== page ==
IT execs confer with Obama

President Barack Obama met with a group of technology chief executive officers at the White House Jan. 28 to build support for tech-related initiatives in his economic stimulus package.

Technology leaders are generally pleased with the president’s approach to technology and the stimulus package, said Dean Garfield, the new president of the Information Technology Industry Council, who participated in a White House briefing immediately after the CEOs’ meeting. Seven of the CEOs who were present at the meeting are members of the council, Garfield said.

“The mood was somber but very supportive and energized,” he said. “People are facing tough decisions, but they realize that with initiatives like health IT, broadband and the smart grid, it will not only create new jobs but also put us on a better path for our future.”

Garfield arrived from California three weeks ago after a stint as vice president of the Motion Picture Association of America. His wife, Chandra Tuck-Garfield, is a former aide to Rep. Edolphus Towns (D-N.Y.) and former assistant director of the Minority Telecommunications Development Program.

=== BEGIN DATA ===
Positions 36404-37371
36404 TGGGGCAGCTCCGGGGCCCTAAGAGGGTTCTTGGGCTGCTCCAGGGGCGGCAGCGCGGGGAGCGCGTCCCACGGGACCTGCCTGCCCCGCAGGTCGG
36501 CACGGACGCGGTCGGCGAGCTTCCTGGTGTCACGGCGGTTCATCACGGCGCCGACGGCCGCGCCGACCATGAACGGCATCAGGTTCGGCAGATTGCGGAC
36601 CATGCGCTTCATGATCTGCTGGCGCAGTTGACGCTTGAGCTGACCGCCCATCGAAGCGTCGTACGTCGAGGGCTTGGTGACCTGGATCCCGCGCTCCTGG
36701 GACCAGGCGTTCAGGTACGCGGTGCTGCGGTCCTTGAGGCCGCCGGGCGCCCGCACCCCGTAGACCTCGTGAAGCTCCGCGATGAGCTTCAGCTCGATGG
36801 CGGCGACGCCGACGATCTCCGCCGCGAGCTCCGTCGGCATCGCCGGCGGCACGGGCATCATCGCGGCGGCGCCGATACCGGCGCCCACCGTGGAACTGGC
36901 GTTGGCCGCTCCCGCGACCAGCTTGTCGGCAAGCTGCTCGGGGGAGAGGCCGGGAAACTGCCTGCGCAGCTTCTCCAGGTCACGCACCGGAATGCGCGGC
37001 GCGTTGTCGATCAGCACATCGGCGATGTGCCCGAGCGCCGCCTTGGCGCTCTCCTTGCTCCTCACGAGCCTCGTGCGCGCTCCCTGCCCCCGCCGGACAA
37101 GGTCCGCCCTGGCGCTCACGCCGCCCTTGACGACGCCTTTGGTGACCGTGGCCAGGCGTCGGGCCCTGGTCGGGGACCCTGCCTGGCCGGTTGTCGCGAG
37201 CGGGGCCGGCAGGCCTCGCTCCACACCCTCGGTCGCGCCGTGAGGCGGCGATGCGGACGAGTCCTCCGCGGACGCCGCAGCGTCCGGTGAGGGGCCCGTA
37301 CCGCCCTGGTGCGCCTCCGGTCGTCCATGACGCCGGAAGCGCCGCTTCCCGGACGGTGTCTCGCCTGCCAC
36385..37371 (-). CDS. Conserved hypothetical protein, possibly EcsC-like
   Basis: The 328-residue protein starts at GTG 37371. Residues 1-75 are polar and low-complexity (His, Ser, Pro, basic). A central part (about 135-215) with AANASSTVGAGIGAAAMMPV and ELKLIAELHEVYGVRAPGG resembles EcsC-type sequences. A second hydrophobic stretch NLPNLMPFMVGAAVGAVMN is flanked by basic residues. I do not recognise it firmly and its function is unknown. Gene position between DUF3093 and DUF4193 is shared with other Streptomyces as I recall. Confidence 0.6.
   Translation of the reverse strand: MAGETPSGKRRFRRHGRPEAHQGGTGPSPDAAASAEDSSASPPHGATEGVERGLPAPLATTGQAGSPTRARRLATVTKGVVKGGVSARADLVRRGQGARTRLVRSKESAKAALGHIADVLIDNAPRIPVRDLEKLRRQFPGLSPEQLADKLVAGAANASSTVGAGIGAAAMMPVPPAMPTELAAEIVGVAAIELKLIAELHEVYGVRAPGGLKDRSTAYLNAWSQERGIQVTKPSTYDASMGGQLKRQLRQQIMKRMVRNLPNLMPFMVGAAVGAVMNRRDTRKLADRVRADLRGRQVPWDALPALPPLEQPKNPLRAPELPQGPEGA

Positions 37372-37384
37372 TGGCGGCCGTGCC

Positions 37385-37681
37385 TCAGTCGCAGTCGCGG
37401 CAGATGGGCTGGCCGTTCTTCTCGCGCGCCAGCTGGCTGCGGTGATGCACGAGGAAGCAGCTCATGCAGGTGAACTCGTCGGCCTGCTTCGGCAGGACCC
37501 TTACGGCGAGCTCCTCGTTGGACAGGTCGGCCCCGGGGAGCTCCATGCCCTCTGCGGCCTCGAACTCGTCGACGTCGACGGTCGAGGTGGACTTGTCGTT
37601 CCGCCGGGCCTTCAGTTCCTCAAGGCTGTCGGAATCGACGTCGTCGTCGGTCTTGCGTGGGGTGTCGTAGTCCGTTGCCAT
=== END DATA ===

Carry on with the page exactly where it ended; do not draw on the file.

Company leaders present at the meeting included Steve Appleton of Micron Technology; Greg Brown of Motorola; John Bryson of Edison International; David Cote of Honeywell; Debra Lee of BET Holdings; Sam Palmisano of IBM; Eric Schmidt of Google; Mike Splinter of Applied Materials; Wendell Weeks of Corning; and Ron Williams of Aetna.

About the Author

Alice Lipowicz is a staff writer covering government 2.0, homeland security and other IT policies for Federal Computer Week.

Featured

  • IT Modernization
    shutterstock image By enzozo; photo ID: 319763930

    OMB provides key guidance for TMF proposals amid surge in submissions

    Deputy Federal CIO Maria Roat details what makes for a winning Technology Modernization Fund proposal as agencies continue to submit major IT projects for potential funding.

  • gears and money (zaozaa19/Shutterstock.com)

    Worries from a Democrat about the Biden administration and federal procurement

    Steve Kelman is concerned that the push for more spending with small disadvantaged businesses will detract from the goal of getting the best deal for agencies and taxpayers.

Stay Connected